This time, instead of the shock of moving to Texas from Australia, it’s the shock of moving from Texas to DC. It’s about equivalent to moving to a different country.
After a couple of weeks of settling in, it’s time for another entry in the shock of the shock series. To non-Americans, the USA seems at times like one homogenous culture, with the occasional outlier state or city. But obviously it’s not, it’s a patchwork of cultures, identities and lifestyles bound together by a common constitution.
This was brought into focus during the week when, over dinner, my housemates debated what constituted “American” cuisine. There was no general answer (beyond maybe hamburgers and hot dogs). There was Southern cuisine, Louisiana cuisine, mid-West cuisine… but very little that was truly unifying. Each region is like its own country.
And so it is that moving from Dallas to DC has been a bit like a culture shock once more. Here’s a few of the highlights:
I don’t know whether it’s perception or truth, but the prices seem much higher here in DC across the board. It’s barely a week into the month though and I’ve already spent half my grocery budget. Not good, but they did warn me.
In Dallas, the DART system comes in for a bit of criticism from locals, but after a couple of weeks on the Metro, it’s actually not that bad. At least the DART doesn’t schedule out of service trains to run through the system at the middle of peak hour (causing delays that cascade throughout the city), and the drivers know how to stop a train smoothly and in the right spot on the platform (more than once we've had to back up the train because the driver has overshot the platform).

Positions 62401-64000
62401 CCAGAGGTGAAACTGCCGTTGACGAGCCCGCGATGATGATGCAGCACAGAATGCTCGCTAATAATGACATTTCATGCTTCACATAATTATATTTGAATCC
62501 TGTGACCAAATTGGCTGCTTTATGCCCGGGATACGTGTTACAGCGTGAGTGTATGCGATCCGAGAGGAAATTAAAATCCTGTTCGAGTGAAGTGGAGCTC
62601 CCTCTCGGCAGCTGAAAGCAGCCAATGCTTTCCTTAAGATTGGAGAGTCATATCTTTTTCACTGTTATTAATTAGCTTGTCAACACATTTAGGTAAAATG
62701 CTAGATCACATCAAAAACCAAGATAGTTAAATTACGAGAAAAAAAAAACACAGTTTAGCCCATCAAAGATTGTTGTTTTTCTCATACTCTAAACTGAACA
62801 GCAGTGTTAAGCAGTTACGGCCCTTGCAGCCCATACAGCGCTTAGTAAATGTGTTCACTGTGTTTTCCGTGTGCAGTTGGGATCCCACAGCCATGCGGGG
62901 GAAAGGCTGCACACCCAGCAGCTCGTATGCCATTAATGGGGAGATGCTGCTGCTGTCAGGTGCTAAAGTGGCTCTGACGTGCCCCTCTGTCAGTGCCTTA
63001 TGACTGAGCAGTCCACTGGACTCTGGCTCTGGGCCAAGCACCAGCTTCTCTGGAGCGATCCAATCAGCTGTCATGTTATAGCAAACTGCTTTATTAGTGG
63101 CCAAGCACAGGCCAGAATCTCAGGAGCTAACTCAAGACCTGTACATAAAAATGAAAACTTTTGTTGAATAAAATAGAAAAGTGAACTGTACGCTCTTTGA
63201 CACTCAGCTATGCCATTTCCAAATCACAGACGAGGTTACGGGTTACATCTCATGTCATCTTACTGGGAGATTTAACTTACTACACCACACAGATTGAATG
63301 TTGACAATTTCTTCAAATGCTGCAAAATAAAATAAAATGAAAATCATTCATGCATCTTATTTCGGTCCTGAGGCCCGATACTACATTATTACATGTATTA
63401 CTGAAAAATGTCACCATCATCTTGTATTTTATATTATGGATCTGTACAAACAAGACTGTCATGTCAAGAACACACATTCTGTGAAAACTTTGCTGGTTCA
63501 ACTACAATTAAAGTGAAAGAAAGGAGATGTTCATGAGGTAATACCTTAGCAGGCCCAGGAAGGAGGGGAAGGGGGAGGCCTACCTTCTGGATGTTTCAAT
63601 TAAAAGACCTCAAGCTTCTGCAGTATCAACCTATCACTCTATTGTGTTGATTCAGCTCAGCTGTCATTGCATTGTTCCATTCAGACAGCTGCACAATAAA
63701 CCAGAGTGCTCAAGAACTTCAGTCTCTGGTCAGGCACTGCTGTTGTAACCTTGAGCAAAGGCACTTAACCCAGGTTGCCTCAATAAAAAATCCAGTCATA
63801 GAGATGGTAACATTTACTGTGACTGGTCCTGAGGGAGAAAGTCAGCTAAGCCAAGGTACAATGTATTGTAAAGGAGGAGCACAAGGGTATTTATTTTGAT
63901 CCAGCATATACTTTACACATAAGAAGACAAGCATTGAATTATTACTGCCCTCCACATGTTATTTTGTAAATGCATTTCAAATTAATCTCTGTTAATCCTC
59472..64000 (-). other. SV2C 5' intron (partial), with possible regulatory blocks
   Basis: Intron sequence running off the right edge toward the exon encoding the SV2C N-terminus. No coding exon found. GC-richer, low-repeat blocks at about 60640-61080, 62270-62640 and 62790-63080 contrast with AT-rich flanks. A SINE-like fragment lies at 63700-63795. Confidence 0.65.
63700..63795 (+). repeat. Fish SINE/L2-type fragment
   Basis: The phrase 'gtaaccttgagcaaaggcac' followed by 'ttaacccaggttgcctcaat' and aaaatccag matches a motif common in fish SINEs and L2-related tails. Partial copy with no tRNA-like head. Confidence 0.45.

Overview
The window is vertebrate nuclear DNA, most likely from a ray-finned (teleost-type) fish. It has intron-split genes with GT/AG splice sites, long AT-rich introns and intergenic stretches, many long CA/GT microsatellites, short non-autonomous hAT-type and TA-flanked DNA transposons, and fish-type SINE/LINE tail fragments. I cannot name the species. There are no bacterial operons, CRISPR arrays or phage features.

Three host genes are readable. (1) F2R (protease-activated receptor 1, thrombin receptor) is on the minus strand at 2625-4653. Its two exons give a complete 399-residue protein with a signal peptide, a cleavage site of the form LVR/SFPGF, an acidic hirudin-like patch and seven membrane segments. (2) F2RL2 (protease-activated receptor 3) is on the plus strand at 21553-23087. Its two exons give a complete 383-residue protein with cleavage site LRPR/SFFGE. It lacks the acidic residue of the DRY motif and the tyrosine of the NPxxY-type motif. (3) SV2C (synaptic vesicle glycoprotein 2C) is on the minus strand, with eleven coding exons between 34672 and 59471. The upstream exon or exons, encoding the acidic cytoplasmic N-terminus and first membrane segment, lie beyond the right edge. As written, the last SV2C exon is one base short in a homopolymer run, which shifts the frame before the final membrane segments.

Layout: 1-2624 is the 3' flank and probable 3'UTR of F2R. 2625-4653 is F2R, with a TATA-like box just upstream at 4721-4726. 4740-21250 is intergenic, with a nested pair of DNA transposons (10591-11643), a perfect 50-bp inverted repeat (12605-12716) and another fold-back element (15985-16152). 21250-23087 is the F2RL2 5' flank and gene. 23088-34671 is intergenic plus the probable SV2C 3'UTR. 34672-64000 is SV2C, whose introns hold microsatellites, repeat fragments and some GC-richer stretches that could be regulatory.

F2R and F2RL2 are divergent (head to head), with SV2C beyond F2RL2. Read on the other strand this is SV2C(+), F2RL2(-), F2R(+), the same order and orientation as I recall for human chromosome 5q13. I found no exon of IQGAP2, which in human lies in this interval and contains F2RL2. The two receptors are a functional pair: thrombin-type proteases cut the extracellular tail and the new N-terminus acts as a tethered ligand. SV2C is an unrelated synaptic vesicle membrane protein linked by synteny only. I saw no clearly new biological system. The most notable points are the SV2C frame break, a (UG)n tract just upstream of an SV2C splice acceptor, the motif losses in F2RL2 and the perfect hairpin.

Prince George’s (Dry) County:
Even though I’m working in DC, I am staying across the border in Maryland, and even that’s like a different country. For starters, it’s almost impossible to buy beer. Or wine, let alone spirits. I’m living less than a mile from a major university and there isn’t a liquor store to be found. No kidding, I have to buy it in DC and take it home with me if I want a glass of wine with dinner. Given that even the petrol stations in Dallas sell beer it’s a surprise.
In Dallas, they play country music to entice people in. In DC, they play it to drive people away. Enough said.
To be honest, I was expecting the foul weather to be in Dallas. So many stories of thunderstorms and tornadoes, and in the time I was there, barely a peep. The one tornado warning happened when we were all on our GLP trips. However, I get to DC, and in the space of two weeks I’ve been drenched twice by massive rainstorms. The second one was so bad the suit needed to be dry cleaned...
However, as is usual for these articles, it always ends with some of the positive culture shocks of living in a new place, so here we go.
Hustle and Bustle:
DC has a downtown that’s full of people, every day of the week. It’s a refreshing change from the perpetually empty Dallas CBD.
University Park, Maryland:
Even though my suburb is a long walk from shops, transport and, well, just about everything, it is very pleasant. Lots of trees and quiet streets, and the residents always say hello when you pass by.
Speaking of which, the house I’m living in is great. There’s a family atmosphere about the place, and more than once a week there’s a communal dinner with friends on the back patio, overlooking the garden and the fireflies that dart about in the twilight.
The internship is intellectually taxing work, but rewarding. I’m learning a lot about the arts sector, large scale market research, and about advocacy work with business and political leaders. There’s also a great work culture; even in what is one of the most stressful periods of the year (our annual conference is next week), people are lively and energetic.
So that’s a summary of the culture shock. DC really is like a different country to Texas, but it’s on the whole a nice one.
Observations on music, coffee, and the occasional controversial thought.
Copyright © Gerard Atkinson 2013. Unauthorized use and/or duplication of this material without express and written permission from the owner is strictly prohibited.